Sometimes, even with the best of intentions, job hunters sabotage their own efforts. By acting on outdated information (perhaps based on the last time they searched, even if it was years ago) or misguided advice, they waste precious time and energy focusing on strategies that are unlikely to land them a job — at least any time soon. And sometimes what seems to be a good idea for a while turns out not to be worth more time, but it’s tough to change direction.

Here are some common job-hunting traps and how to avoid them: (more…)

June 25, 2010 at 11:40 am Leave a comment

More Things to Consider Before Taking a Job

Job hunting is a two-way street — you’re not only trying to convince an employer that you’re right for the job but the job needs to be the right one for you as well. Yet many job seekers get so caught up in the first part of the equation that they don’t pay enough attention to the signs of whether an organization is a good fit for them.

And this isn’t just a philosophical exercise — hiring experts say that a surprisingly high percentage of people who land new jobs are looking again in six months to a year because they jumped too quickly. Things like a bad fit with your boss, not realizing (and not liking) the specific duties of a job or a mismatch with the company’s goals and culture could have you on the hunt again far too soon, which you want to avoid for obvious reasons.

Beyond doing your research about a company by talking to current and former employees, reading all you can about the company online and asking good questions in an interview, you’ll want to look for telltale signs about whether this company and this position is a good fit for you.

Here are some questions to ask yourself before accepting a new job: (more…)

June 24, 2010 at 11:29 am Leave a comment

How Colleagues Can be Your Ticket to Jobs

One of the toughest parts of networking is determining where to spend that time and energy. We all know a lot of people — and the longer you’ve been working in a particular industry, the more you know — and it can be quite labor intensive to keep up with a lot of folks, especially in this era of social networking.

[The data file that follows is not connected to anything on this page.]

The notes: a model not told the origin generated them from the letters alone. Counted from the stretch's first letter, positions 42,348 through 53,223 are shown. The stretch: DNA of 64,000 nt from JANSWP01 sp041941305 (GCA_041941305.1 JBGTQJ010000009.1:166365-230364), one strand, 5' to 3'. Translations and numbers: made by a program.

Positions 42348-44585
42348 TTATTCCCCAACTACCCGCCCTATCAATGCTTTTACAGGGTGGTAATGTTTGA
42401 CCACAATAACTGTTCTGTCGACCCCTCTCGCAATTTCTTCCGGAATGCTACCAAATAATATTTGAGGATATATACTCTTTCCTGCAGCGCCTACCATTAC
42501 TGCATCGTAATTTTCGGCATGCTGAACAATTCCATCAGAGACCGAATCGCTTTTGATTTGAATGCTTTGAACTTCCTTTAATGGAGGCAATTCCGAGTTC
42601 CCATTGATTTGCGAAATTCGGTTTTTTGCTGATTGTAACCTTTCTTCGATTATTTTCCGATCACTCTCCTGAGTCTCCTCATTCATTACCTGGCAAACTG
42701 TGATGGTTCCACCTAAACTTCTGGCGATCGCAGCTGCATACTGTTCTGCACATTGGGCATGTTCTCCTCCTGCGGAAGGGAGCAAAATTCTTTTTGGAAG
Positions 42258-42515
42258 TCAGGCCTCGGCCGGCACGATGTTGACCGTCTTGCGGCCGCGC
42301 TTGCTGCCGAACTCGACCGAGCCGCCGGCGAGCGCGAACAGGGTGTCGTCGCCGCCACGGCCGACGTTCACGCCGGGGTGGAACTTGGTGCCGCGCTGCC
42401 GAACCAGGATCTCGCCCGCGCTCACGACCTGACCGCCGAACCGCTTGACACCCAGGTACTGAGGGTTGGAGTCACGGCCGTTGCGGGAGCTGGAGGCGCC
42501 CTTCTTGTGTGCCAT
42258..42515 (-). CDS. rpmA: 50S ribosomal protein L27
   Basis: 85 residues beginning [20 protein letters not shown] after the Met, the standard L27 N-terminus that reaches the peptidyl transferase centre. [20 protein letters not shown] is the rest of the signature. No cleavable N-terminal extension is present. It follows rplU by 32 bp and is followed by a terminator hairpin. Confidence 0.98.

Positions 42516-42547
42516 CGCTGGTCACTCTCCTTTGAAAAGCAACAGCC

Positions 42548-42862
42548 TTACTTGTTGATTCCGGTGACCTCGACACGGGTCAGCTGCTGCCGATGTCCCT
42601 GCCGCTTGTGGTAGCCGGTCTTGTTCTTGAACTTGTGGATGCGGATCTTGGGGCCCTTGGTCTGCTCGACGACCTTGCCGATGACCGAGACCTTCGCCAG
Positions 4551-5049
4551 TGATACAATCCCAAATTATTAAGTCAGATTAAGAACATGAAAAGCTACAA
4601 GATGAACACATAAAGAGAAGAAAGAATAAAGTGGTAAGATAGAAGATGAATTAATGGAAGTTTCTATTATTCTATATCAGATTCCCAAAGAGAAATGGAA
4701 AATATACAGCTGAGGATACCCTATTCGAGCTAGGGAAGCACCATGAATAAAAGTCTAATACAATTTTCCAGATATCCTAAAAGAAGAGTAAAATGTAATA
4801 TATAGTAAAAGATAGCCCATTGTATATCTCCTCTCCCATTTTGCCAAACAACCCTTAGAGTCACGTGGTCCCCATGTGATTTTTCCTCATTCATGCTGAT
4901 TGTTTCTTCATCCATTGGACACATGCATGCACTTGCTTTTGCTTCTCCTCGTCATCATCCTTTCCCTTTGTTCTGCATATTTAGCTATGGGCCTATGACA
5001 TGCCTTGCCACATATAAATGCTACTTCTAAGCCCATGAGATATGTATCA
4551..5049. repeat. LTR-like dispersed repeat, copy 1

One could literally do nothing else all day but stay on top of email, instant and text messages, your Facebook, LinkedIn and Twitter accounts, the Web sites and blogs of those in your network, and phone calls to your various numbers in between having coffee, lunch and drinks with contacts and then heading to a networking event or two! Who has time for actual work?

The trick is to figure out who will be some of your best career resources — those who are going to help you get jobs again and again — and focus your networking attention on them. One of the best pieces of advice I received from a well-networked mentor early in my career was to make it a priority to be a good colleague and then to stay in touch with co-workers as they move into other jobs. They are in a position not only to introduce you to others as they know you but more importantly they know your work — so their referral or recommendation is authentic and likely will be respected and can open doors.

Here are some tips on how your colleagues and former colleagues can be a ticket to jobs for you throughout your career: (more…)

June 23, 2010 at 11:43 am Leave a comment

Be Prepared to Defend Your Resume

Even with all the changes in resumes these days, one thing remains the same: your resume must accurately reflect your experience and abilities. While a resume is a marketing tool, it needs to be an honest account of your background, skills and expertise. If you embellish, fudge or overreach, chances are that the attention you’ll attract will be negative.

Not only will inaccuracy or hyperbole on your resume potentially get you in hot water with this particular employer but they could well pass along the word that you have some inaccuracies on this important document. This is especially true in journalism circles — here in town and across the country — as journalism remains a pretty tight-knit community. The last thing you want to do is to showcase that you “can’t handle the truth,” especially about yourself.

In this highly competitive job market, employers are closely monitoring resumes for accuracy and truth in advertising. So be prepared to defend yours in a job interview or even in initial chats with potential employers. Larger organizations sometimes employ staffers or consultants to fact-check your resume before you’ll even get in the door.

So how do you make your background sound appealing on your resume without crossing the line into embellishment or into the dangerous untruthful zone? Here are some tipsĀ  on defending your resume: (more…)

June 22, 2010 at 2:59 am 1 comment